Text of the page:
Financing films using crowd funding is growing in Australia.
By
24 Sep 2012 - 1:05 PM  UPDATED 24 Sep 2012 - 1:05 PM

Last week about 100 people gathered in a small studio in inner city Sydney to listen to Andrew Masterson read excerpts from his novel The Second Coming. Director David Barker and producer Angie Fielder also talked during the evening about how they intended to make the 2001 Ned Kelly Crime Fiction Award winner into a film noir murder mystery, and introduced actress Sarah Snook, who is set to be the film's femme fatale.

It is hard to get money for a feature if you have not yet made one.

The Second Coming is about a man who believes he is Jesus and has to clear his name after he becomes the prime suspect in a murder. It is hoped that the film version will go into production in 2013.

It is not normal for filmmakers to publicly present a film that is, strictly speaking, still only a twinkle in their eye but there was good reason: while most of the required finance has been raised, including from government agencies, they want a further $200,000 to enhance the apocalyptic, dystopian world in which the story is set and they are trying to get it through crowdsourcing.

“I think we're in pretty good shape but there's a long way to go,” said Fielder (pictured) of the $20,350 that had been pledged by 138 people in the fortnight following the September 10 launch of the fundraising campaign. Her deadline is October 22.

“Holding an event to reinvigorate the campaign was recommended to us by the people at Pozible,” she said. “We thought it was a good way to raise the profile of the film, reward the people who had pledged money already and spread word among their networks.”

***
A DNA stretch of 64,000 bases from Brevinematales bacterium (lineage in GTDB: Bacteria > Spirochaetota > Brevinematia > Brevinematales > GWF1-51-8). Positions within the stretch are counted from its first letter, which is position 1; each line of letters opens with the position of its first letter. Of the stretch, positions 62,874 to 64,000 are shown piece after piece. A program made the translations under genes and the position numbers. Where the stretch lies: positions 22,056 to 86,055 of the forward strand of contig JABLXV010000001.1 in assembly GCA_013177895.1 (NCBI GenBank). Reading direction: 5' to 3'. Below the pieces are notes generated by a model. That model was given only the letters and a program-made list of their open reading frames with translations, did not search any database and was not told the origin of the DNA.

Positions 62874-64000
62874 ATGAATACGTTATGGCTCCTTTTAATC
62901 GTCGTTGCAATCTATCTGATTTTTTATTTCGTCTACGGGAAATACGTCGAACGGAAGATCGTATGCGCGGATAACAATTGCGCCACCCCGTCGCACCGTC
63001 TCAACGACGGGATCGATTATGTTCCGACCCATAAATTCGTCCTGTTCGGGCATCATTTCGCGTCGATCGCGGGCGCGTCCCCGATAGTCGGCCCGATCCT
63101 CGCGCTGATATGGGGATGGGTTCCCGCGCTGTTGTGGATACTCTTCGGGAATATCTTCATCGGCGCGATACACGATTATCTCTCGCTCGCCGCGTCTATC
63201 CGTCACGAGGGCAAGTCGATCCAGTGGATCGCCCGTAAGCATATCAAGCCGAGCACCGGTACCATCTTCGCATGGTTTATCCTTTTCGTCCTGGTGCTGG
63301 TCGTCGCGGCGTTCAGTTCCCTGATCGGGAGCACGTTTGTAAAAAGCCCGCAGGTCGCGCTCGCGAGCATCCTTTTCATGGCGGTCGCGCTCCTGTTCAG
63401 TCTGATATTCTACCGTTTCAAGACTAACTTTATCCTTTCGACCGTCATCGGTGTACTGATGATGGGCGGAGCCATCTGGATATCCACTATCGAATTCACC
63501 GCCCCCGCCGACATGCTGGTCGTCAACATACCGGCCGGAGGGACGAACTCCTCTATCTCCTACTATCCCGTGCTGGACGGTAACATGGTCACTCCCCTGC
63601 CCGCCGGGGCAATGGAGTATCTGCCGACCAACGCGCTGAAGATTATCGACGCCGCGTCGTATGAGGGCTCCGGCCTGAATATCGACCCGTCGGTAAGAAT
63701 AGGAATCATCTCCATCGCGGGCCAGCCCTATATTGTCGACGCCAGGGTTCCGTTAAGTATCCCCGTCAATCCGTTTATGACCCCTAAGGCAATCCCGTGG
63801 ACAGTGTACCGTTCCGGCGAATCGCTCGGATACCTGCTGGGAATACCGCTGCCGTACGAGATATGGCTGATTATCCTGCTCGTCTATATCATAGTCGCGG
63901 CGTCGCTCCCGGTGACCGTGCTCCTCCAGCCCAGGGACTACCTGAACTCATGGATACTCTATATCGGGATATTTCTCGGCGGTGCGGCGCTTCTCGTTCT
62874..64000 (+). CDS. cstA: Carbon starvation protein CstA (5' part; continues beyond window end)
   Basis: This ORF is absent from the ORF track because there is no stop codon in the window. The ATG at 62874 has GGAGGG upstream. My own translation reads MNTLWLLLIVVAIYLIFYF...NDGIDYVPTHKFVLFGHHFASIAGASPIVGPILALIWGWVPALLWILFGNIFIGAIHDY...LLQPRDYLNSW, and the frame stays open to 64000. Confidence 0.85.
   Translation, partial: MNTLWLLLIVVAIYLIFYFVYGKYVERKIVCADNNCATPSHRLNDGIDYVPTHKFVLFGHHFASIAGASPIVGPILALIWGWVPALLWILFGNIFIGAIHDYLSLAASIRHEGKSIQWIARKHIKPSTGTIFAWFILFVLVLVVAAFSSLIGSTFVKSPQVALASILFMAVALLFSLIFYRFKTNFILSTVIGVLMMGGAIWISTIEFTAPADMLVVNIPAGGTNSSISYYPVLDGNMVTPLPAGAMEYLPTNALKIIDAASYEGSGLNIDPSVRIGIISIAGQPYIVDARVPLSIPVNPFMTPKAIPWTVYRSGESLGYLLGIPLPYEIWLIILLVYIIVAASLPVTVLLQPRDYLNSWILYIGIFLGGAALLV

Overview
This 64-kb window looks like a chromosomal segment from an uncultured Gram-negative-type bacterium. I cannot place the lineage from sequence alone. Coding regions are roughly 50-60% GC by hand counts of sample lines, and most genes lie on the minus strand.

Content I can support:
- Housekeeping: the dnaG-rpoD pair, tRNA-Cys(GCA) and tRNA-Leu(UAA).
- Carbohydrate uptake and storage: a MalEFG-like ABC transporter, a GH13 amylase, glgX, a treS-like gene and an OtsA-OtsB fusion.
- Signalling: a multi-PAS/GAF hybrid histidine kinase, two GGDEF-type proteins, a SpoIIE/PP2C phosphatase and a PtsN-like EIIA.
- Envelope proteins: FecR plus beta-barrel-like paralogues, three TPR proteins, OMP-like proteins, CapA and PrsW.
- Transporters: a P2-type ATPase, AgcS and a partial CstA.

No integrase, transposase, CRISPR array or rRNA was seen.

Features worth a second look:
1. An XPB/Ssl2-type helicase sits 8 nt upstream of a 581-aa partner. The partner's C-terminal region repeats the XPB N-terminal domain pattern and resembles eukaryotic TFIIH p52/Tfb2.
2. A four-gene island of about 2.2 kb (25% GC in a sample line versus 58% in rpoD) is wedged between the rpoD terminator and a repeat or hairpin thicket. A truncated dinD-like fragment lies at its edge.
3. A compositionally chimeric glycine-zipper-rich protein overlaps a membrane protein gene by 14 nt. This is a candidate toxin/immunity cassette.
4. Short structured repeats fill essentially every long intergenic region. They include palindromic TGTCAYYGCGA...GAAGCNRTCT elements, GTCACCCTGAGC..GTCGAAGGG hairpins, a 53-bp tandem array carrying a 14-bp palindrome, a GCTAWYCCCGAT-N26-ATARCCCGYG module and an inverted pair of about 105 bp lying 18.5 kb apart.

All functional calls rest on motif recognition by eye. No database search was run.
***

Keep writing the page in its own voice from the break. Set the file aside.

This week she will hold a small private screening for a group of arts patrons of Wish You Were Here, starring Joel Edgerton, the last film she produced.

Pozible is Australia's first and biggest crowd-funding platform. It is a tool by which creative people and entrepreneurs can raise funds for specific projects by pooling together what are usually small amounts of money donated from friends, family, acquaintances – and strangers. Filmmakers, musicians, software developers, event organisers, food and wine businesses and others have raised more than $4.7 million using Pozible since it was established in May 2010.

Although The Second Coming team want an additional $200,000, they set a more realistic $75,000 target because creative projects on Pozible have to reach their target for the creators to get any money. Mostly short films and documentaries, with much lower targets, have used Pozible to date.

But crowdsourcing is not just about the money. Fielder describes it as a “revolutionary” way to build a dedicated audience for a film: “When people pledge money to support a film, it gives them a vested interest in it and its success. That kind of audience dedication is incredibly important to filmmakers.”